George Gamow

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Gamow, George

(găm`ŏf), 1904–68, Russian-American theoretical physicist and author, b. Odessa. A nuclear physicist, Gamow is better known to the public for his excellent books popularizing abstract physical theories. He did his earlier research at the universities of Copenhagen, Cambridge, and Leningrad, where he was professor (1931–33). He then came to the United States, where he taught at George Washington Univ. (1934–56) and the Univ. of Colorado (from 1956) and served with U.S. government agencies. He formulated (1928) a theory of radioactive decay and worked on the application of nuclear physics to problems of stellar evolution. He was one of the first proponents of the "big bang" theory of cosmologycosmology,
area of science that aims at a comprehensive theory of the structure and evolution of the entire physical universe. Modern Cosmological Theories
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. In 1954 he proposed an important theory concerning the organization of genetic information in the living cell. His writings include Constitution of Atomic Nuclei (1931; 3d ed., with C. L. Critchfield, Theory of Atomic Nucleus, 1949), Mr. Tompkins in Wonderland (1939), One, Two, Three … Infinity (1947, rev. ed. 1961), The Creation of the Universe (1952, rev. ed. 1961), Mr. Tompkins Learns the Facts of Life (1953), The Atom and Its Nucleus (1961), and Gravity (1962).


See his autobiography, My World Line (1970).

Gamow, George

(1904–68) physicist; born in Odessa, Russia. His European research on radioactivity and atomic fission gained him an international reputation that preceded his arrival at George Washington University (1934–56). He and Edward Teller formulated their rule for beta decay in 1936. He postulated that primordial matter existed prior to the origin of the universe (1948), he developed the theory of red giant stars, and he was a major proponent of the "big bang" theory of the origin of the universe. He correctly theorized that DNA structure forms a code that directs protein synthesis. He became a professor at Colorado (1956–68), where he wrote and illustrated most of his many books for nonscientists.
References in periodicals archive ?
One contemporary observer remarks that, "These observations suggest that I should be grateful my genes were not designed by George Gamow or Francis Crick.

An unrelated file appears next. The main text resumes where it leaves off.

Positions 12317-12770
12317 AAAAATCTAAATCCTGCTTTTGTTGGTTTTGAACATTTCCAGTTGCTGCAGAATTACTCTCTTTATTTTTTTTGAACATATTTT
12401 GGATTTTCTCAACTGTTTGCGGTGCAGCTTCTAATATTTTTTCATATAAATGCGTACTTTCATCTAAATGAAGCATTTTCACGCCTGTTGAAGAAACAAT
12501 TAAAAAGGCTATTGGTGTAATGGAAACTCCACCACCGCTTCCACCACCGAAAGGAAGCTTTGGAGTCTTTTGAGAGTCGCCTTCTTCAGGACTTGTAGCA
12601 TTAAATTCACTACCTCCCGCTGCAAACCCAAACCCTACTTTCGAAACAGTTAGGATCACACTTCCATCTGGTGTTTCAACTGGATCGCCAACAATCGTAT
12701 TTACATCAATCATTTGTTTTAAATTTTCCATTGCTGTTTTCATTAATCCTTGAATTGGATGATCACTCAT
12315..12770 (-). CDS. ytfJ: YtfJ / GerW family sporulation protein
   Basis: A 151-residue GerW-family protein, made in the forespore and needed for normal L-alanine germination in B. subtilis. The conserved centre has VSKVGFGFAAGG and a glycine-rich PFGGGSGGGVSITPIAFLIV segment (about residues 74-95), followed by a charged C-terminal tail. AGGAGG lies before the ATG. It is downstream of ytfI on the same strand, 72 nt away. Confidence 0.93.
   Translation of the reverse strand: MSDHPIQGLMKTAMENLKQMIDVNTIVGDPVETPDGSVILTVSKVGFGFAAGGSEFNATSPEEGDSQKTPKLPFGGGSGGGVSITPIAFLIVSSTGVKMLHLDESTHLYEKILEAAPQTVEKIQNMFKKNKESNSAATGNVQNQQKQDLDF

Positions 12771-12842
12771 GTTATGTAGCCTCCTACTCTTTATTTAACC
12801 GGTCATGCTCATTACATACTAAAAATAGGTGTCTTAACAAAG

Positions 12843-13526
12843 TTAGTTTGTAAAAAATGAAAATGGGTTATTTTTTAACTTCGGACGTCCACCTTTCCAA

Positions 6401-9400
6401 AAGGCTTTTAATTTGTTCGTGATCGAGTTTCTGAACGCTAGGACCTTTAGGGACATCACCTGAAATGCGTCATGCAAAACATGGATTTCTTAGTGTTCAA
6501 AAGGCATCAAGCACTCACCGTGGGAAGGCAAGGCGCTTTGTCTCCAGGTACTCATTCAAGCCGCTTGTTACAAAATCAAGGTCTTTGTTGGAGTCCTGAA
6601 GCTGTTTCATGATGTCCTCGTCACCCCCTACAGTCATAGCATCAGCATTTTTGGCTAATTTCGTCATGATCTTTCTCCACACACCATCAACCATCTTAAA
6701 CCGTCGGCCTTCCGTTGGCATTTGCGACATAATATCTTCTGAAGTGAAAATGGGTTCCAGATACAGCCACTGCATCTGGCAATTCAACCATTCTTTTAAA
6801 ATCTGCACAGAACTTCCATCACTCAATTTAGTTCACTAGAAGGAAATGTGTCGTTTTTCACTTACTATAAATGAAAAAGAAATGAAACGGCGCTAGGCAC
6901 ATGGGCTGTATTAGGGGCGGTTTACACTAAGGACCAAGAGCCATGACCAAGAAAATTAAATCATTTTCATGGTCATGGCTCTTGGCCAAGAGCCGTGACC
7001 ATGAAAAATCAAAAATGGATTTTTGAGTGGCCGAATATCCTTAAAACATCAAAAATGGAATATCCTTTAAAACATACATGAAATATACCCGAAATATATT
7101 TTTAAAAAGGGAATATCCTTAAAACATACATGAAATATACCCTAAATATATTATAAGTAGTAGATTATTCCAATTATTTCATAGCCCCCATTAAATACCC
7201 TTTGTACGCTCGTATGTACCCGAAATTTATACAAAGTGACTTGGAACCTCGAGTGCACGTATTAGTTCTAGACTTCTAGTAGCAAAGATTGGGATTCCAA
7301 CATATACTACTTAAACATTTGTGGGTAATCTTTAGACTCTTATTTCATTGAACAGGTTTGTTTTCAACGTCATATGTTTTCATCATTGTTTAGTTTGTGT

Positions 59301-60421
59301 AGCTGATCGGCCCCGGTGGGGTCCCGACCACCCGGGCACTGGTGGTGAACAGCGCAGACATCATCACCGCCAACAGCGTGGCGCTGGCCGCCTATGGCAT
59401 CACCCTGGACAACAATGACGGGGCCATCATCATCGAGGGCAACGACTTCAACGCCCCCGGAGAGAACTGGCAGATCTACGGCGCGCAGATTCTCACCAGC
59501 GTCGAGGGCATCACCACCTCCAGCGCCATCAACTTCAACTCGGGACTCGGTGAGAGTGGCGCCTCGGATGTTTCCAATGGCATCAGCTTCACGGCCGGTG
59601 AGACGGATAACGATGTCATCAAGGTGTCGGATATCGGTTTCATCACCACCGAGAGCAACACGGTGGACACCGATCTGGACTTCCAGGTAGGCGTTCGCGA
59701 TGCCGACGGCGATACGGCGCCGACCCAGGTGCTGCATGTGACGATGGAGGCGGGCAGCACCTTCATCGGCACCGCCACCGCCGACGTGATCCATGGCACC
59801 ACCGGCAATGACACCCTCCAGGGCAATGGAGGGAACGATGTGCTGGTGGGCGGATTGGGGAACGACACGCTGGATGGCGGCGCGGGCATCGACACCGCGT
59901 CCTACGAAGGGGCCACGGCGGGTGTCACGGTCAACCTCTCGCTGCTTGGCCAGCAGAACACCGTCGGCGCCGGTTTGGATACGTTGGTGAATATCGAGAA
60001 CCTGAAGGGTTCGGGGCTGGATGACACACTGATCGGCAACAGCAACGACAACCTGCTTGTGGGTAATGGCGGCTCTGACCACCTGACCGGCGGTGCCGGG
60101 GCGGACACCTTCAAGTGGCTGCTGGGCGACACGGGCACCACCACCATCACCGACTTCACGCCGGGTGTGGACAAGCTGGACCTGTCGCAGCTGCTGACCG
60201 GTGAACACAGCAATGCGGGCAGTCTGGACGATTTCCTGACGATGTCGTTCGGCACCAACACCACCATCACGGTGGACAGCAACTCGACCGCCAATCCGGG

Gamow presents fundamental principles of physics through the dreams and fantastic adventures of the titular protagonist.
George Gamow, a prominent physicist who led a parallel life as a cartoonist, light versifier, and author of children's books, evidently possessed an impish sense of humor.
He realised that he had little future as a Jew in Hitler's Germany,and in 1934 he was given a Rockefeller Foundation Scholarship which took him to Copenhagen, where he met George Gamow,a Russian patriot.
The book chronicles Watson's research, his life among the scientific elite-notably George Gamow, a practical-joking physicist who helped establish the Big Bang theory--and his search to find a life partner.
Stories of his encounters and work with some of the leading scientists of the 20th century include Linus Pauling, Richard Feynman, and especially George Gamow, the Russian physicist with whom Watson founded the legendary RNA-Tie Club.
Perhaps Gamow uses what he (wrongly) perceives as an image of native tranquillity and innocence (and ignorance?
The cosmic abundance of elements has been investigated by Weizsacker (1938) and then by Gamow et al (1948); Chandrasekhar (1942) and more recently Fowler et al [1] pointed out several processes in the stars that concurrently account for the formation of heavy elements in the universe.
Gamow humorously suggested that the eminent physicist Hans Bethe be added as an author so that the author list would read Alpher, Bethe, Gamow, a play on the first three Greek letters.
In the late 1940s, the Russian emigre George Gamow and two younger physicists developed a theory about the origin of the chemical elements and how the universe began.
Gamow, his psychoanalyst of five years, he will use the telescope to become a technician, rather than remain an "object of technique" (p.
The idea that the Sun could synthesize helium was first proposed by men such as Gamow [377, 378], Bethe [379-381], von Weisacker [382] and Hoyle [383,384].